Shares of the troubled J.C. Penney Co. Inc. jumped as much as 10.9 percent today as analysts weighed in on the introduction of Joe Fresh and how the retailer would fare as a real estate company that rented space to other brands.
This story first appeared in the March 19, 2013 issue of WWD. Subscribe Today.
The stock closed up 6.2 percent to $16.44 even as Wall Street wavered and debt troubles in Cyprus threatened both depositors in the tiny nation’s banks and euro zone stability. The Dow Jones Industrial Average was down 0.2, or 22.78 points, to 14,491.33 and the S&P 500 Retailing Industry Group also fell 0.2 percent, or 1.44 points, to 718.44.
Chief executive officer Ron Johnson’s reinvention of Penney’s has captured the imagination of the market for more than a year — first raising expectations after a flashy presentation and then drawing criticism as sales fell sharply.
Johnson’s introduction of Joe Fresh on Friday — his most-recent effort to bring in new brands and set them up in their own shops — was met with approval on Wall Street.
Oppenheimer analyst Brian Nagel said the new Joe Fresh shops looked good at stores in New York and New Jersey this weekend.
“The launch of Joe Fresh women’s appears to have occurred on schedule,” Nagel said. “Shop-in-shops are open and airy and brightly lit. Merchandise looks compelling and well priced. Traffic is difficult to measure, but customers do seem to be reacting positively to the Joe Fresh launch. Any significant consumer adoption is likely to take time. We remain optimistic that over time the repositioning of JCP should prove successful. A turn still seems a ways off, and near-term risks for the chain abound.”
Not everyone is so optimistic.
Omar Saad, an analyst at International Strategy & Investment Group, wondered in a research note if it was time for Penney’s to think about Plan B.
“While the company seems to be headed toward serious financial and liquidity issues should sales continue to shrink at a 20-30 percent run rate, and the market is increasingly pricing in just such a scenario, investors may be overlooking an intriguing alternate outcome,” Saad said.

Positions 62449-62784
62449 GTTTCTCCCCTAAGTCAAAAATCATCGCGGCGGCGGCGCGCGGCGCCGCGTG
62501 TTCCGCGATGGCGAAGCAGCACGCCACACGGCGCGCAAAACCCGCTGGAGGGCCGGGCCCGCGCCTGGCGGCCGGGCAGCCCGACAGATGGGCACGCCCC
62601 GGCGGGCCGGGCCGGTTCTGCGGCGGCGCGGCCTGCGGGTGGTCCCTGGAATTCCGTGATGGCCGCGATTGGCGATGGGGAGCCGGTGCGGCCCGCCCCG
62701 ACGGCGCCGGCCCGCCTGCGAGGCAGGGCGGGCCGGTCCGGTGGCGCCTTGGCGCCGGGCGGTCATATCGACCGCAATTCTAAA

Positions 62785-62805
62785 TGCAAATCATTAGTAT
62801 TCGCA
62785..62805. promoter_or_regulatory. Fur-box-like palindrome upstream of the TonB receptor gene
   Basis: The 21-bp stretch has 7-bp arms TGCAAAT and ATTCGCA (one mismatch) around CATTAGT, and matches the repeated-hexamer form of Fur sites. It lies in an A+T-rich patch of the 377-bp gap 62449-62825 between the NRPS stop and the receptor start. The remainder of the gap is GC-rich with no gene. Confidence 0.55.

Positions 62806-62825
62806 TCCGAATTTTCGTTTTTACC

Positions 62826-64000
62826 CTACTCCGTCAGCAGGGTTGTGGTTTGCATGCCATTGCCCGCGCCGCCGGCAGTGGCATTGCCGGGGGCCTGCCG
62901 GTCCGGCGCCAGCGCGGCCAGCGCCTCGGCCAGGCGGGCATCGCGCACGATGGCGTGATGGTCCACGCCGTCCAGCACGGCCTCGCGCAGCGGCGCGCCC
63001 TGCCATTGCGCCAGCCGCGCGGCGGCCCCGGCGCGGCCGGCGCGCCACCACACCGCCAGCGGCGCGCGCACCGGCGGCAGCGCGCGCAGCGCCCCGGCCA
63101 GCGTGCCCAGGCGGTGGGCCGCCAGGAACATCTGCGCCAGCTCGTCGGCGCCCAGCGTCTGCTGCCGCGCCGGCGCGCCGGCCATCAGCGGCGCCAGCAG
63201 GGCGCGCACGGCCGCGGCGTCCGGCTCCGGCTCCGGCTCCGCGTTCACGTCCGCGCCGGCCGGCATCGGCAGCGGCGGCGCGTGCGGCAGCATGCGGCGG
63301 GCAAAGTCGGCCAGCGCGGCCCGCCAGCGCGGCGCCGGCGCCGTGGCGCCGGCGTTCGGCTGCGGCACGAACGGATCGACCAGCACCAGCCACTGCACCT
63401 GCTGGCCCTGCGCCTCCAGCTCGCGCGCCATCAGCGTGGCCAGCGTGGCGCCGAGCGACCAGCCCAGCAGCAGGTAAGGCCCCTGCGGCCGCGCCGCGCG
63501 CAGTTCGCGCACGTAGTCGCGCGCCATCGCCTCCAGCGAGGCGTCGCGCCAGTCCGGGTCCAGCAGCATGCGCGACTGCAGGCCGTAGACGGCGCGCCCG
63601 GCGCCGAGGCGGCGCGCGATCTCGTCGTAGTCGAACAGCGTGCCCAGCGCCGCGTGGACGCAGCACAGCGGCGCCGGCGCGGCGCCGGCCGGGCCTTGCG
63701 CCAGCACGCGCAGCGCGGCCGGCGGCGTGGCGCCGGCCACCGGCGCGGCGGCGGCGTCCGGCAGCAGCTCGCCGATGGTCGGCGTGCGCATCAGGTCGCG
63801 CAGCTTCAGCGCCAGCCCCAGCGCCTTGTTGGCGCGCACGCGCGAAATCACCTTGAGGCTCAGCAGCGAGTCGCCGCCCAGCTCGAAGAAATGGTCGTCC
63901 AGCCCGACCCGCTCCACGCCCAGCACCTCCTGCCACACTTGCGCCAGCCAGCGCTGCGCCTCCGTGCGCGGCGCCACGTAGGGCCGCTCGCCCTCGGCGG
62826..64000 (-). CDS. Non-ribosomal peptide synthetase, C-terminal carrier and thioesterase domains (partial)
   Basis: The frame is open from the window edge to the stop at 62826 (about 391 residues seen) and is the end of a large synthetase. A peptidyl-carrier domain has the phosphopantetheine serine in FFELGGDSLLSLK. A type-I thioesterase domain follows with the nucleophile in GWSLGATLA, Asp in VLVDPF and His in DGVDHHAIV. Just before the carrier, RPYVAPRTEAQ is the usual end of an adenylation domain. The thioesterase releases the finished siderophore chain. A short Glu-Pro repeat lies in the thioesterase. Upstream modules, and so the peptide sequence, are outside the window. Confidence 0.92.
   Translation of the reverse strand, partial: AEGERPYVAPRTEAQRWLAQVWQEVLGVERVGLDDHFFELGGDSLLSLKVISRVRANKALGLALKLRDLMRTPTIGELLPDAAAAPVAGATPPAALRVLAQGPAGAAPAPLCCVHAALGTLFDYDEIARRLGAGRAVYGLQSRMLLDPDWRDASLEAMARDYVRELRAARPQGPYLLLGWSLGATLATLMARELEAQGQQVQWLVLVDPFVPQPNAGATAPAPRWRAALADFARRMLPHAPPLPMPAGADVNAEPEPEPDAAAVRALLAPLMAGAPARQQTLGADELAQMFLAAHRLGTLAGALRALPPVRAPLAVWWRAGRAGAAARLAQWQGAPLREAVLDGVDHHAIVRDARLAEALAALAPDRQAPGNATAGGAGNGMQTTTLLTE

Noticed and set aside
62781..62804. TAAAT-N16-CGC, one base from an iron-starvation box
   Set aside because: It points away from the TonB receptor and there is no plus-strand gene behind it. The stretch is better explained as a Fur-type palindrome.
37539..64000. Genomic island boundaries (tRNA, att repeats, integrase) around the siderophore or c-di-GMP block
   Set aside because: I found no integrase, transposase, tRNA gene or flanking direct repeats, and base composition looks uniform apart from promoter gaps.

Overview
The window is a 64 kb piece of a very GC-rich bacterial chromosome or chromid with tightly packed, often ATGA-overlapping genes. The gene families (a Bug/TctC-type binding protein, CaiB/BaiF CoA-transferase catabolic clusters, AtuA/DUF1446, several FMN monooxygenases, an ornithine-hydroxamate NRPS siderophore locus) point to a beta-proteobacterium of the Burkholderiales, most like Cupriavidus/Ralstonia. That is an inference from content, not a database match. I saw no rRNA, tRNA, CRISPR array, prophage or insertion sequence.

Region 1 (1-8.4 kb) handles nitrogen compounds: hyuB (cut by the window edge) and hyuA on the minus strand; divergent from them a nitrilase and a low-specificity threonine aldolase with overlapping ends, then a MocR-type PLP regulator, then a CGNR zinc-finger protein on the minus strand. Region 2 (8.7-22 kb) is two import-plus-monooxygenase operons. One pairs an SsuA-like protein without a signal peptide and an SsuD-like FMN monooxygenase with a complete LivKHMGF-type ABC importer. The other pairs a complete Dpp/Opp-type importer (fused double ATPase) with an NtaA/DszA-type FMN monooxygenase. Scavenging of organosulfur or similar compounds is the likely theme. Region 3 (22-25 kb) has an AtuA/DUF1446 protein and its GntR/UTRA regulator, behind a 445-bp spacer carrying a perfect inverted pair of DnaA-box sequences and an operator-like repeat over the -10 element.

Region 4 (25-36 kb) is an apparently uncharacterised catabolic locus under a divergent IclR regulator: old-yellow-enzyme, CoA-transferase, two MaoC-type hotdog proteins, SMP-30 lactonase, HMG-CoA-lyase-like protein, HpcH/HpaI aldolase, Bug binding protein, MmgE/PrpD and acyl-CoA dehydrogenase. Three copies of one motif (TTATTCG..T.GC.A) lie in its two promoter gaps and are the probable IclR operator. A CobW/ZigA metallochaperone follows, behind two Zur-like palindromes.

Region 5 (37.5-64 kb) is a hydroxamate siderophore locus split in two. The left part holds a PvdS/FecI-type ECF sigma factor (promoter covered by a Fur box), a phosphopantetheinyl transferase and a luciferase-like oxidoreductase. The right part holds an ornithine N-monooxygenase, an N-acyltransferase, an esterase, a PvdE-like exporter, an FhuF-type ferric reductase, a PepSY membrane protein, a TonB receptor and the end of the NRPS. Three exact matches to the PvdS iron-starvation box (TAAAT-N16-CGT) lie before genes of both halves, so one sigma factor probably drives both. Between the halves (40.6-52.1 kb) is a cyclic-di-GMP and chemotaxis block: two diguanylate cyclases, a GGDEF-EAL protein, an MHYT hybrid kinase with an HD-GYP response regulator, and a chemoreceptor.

Saad said the retailer’s stock could be worth $46 a share, or nearly three times its current value, if the retailer would spin off its 300 top stores into a real estate company that would lease space to other brands. Under this scenario, the firm’s other 800 stores would operate as a discount department store.
The analyst said Penney’s average cost per square foot of retail space is $4 and that the company could turn around and lease that space for $40 to a host of brands, including T.J. Maxx, Calvin Klein and Apple.
Saad said Penney’s would burn through $100 million cash monthly with flat comparable-store sales, a rate that would drain the company’s reserves and credit in 31 months.
Outside of Penney’s, Wall Street seem mostly focused on Cyprus.
Plans by the European Union and the International Monetary Fund to bail out the small country have met with fear and fury among citizens who would have to pay a one-off levy on their bank accounts to fund part of the rescue.
Banks in the region have been closed until Thursday following a major spate of withdrawals and fears of a run on financial institutions.
The Cypriot parliament held an emergency session today but a vote on the terms of the bailout was postponed until Tuesday as lawmakers debate the terms of the deal, worth 10 billion euro, or $13.07 billion.
Milan’s FTSE MIB sank 0.9 percent to 15,924.13 while London’s FTSE 100 and Paris’ CAC 40 were both down 0.5 percent to, 6,457.92 and to 3,825.47, respectively. The DAX in Frankfurt, fell 0.4 percent to 8,010.70.
The euro traded at $1.31, while the pound traded at $1.51 and the Swiss franc fetched $1.06.
Retail and luxury stocks were mostly down, with the exception of Marks & Spencer, which advanced 6.9 percent on the back of press reports that it’s the target of a potential takeover bid by Qatar Investment Authority.
The QIA declined to comment, but source close to the Gulf state’s sovereign wealth fund said it had no interest in buying the British retailer.
Other stocks on the uptick included Safilo Group, up 2.9 percent to 10.29 euros; Hugo Boss, 1 percent to 86.42 euros, and Next, 1.1 percent to 41.34 pounds.
Among decliners were Salvatore Ferragamo, which sank 2.2 percent to 20.90 euros, and Brunello Cucinelli, which was down 1.5 percent to 17 euros.